Cordycepin interferes with 3' end formation in yeast independently of its potential to terminate RNA chain elongation.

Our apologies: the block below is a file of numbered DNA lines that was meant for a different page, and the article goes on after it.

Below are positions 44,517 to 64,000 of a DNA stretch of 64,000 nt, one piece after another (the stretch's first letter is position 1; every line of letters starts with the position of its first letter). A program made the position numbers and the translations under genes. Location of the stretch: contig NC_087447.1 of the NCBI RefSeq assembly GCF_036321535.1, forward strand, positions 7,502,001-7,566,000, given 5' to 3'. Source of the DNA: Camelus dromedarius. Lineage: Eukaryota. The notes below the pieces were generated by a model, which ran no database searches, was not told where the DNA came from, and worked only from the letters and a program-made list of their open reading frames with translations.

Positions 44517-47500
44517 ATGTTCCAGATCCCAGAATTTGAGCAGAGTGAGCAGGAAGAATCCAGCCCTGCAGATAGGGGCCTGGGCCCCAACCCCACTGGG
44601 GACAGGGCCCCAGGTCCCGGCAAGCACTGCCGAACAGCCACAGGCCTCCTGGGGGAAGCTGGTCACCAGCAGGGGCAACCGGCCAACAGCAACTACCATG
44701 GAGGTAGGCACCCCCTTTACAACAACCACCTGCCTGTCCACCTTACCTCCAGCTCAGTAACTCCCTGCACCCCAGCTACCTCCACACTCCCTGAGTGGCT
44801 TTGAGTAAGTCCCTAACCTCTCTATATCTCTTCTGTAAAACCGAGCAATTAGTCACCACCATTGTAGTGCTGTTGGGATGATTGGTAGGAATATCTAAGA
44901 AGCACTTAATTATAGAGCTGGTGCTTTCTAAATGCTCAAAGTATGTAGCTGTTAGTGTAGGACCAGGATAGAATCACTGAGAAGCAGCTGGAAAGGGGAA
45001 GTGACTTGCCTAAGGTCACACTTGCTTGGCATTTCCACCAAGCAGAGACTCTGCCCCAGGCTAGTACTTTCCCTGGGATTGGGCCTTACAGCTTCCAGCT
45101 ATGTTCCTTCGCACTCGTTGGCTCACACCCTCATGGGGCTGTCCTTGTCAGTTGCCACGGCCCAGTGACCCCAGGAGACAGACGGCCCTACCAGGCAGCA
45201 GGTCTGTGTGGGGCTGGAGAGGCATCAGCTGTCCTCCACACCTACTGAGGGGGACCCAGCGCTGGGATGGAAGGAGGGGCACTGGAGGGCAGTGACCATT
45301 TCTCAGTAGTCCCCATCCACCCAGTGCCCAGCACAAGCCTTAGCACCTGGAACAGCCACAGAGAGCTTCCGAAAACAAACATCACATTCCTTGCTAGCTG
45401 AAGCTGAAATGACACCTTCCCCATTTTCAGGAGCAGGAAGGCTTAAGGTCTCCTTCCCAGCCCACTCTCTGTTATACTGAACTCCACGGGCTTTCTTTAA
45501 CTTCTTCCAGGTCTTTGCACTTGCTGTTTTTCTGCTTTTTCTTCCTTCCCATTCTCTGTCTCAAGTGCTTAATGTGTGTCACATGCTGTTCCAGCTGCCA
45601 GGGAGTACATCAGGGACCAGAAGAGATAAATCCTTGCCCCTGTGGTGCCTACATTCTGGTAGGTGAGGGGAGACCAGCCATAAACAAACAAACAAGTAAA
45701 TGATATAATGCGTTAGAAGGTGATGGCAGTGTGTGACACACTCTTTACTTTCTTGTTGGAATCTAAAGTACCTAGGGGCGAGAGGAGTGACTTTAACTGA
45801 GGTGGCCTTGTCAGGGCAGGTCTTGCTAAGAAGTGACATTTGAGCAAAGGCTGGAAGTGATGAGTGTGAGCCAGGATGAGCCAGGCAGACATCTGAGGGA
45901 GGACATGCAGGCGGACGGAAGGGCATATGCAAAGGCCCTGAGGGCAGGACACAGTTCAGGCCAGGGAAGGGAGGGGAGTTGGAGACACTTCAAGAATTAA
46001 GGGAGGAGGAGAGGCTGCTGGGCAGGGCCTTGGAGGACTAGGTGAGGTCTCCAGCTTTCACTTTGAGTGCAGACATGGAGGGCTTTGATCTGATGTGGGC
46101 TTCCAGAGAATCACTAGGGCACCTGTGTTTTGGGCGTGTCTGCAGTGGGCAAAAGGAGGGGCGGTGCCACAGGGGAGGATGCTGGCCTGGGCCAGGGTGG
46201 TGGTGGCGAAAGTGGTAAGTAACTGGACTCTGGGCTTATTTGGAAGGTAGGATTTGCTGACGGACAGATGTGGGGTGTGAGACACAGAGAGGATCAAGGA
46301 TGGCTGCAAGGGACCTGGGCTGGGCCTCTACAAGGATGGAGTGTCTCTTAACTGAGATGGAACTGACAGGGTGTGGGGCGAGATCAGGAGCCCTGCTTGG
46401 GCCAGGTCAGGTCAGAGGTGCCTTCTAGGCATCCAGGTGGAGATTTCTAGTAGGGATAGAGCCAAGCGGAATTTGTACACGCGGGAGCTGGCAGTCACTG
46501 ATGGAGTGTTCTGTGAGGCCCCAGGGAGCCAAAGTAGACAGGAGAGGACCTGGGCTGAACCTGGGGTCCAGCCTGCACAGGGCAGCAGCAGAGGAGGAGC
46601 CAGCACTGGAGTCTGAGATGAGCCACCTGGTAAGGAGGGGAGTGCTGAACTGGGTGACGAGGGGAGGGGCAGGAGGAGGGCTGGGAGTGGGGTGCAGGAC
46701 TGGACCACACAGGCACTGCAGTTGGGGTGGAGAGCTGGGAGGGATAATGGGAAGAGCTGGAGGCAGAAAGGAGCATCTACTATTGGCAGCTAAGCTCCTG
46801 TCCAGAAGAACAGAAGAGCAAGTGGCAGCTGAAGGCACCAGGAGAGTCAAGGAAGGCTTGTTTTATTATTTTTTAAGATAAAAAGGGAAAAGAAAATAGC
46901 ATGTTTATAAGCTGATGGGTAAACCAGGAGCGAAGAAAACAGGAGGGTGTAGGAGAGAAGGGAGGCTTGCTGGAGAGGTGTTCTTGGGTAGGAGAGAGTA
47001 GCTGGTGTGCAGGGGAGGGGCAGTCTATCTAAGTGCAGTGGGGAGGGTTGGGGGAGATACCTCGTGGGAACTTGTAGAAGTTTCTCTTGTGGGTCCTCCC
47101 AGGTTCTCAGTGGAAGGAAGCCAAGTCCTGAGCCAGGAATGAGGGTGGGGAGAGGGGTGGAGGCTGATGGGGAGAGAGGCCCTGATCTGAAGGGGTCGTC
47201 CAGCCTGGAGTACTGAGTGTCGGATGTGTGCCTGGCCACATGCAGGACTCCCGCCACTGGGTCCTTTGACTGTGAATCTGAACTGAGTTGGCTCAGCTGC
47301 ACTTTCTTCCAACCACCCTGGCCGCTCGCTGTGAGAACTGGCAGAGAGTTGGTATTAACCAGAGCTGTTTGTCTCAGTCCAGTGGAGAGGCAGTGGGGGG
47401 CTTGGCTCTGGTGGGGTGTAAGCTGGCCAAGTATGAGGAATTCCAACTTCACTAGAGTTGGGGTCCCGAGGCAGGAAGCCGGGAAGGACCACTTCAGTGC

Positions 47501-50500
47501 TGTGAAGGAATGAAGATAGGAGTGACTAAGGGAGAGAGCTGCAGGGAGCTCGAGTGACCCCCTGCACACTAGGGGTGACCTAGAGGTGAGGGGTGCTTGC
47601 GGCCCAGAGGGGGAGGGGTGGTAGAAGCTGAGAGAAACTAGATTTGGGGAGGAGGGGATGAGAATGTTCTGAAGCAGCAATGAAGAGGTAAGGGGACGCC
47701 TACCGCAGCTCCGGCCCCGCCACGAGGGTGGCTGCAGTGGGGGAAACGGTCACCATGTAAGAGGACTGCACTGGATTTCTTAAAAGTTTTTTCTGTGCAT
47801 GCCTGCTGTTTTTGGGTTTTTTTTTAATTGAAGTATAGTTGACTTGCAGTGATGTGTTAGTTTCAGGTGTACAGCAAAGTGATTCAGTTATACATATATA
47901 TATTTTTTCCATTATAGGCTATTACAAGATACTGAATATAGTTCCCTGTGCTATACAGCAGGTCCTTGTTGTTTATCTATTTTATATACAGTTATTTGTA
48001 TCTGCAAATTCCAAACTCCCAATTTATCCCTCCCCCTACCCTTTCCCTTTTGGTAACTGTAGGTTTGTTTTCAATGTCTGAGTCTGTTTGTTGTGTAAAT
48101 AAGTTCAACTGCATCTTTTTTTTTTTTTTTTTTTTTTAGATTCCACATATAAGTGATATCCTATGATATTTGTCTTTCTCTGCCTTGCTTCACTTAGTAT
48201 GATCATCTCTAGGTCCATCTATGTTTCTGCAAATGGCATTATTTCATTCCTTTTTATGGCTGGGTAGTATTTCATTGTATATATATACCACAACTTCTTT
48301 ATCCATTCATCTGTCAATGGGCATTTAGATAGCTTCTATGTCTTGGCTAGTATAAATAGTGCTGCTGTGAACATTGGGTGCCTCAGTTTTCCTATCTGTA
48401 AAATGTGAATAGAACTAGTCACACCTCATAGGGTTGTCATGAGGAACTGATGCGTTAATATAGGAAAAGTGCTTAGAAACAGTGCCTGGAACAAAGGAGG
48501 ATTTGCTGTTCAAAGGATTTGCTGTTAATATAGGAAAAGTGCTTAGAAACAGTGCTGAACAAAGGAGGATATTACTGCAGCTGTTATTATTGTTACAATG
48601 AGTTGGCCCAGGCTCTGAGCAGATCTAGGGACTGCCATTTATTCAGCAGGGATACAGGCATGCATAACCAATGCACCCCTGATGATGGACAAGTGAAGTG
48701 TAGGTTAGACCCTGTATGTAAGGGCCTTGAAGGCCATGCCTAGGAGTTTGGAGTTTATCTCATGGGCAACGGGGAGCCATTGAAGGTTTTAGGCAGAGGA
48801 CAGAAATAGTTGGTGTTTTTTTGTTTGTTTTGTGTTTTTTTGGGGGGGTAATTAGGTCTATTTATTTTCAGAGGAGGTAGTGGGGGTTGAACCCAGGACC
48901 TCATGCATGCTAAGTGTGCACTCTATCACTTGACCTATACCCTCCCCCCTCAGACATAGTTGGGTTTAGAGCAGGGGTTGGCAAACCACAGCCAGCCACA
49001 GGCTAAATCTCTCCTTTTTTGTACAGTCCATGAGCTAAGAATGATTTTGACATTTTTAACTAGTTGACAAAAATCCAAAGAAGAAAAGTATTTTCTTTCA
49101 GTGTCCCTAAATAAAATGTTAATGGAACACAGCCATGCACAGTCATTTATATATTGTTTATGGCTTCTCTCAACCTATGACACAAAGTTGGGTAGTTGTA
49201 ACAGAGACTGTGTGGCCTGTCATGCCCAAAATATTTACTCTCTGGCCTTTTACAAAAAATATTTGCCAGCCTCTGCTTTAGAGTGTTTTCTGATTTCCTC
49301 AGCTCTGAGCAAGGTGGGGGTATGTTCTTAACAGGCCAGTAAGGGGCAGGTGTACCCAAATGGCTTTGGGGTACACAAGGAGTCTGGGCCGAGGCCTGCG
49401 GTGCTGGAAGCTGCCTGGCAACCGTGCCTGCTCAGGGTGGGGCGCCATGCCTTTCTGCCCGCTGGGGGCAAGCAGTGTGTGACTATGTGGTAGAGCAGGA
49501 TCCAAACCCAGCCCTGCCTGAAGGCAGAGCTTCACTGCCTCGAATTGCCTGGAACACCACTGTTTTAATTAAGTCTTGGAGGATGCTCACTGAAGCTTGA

Cordycepin (3' deoxyadenosine) is a biologically active compound that, when incorporated during RNA synthesis in vitro, provokes chain termination due to the absence of a 3' hydroxyl moiety. We were interested in the effects mediated by this drug in vivo and analyzed its impact on RNA metabolism of yeast. Our results support the view that cordycepin-triphosphate (CoTP) is the toxic component that is limiting cell growth through inhibition of RNA synthesis. Unexpectedly, cordycepin treatment modulated 3' end heterogeneity of ACT1 and ASC1 mRNAs and rapidly induced extended transcripts derived from CYH2 and NEL025c loci. Moreover, cordycepin ameliorated the growth defects of poly(A) polymerase mutants and the pap1-1 mutation neutralized the effects of the drug on gene expression. Our observations are consistent with an epistatic relationship between poly(A) polymerase function and cordycepin action and suggest that a major mode of cordycepin activity reduces 3' end formation efficiency independently of its potential to terminate RNA chain elongation. Finally, chemical-genetic profiling revealed genome-wide pathways linked to cordycepin activity and identified novel genes involved in poly(A) homeostasis.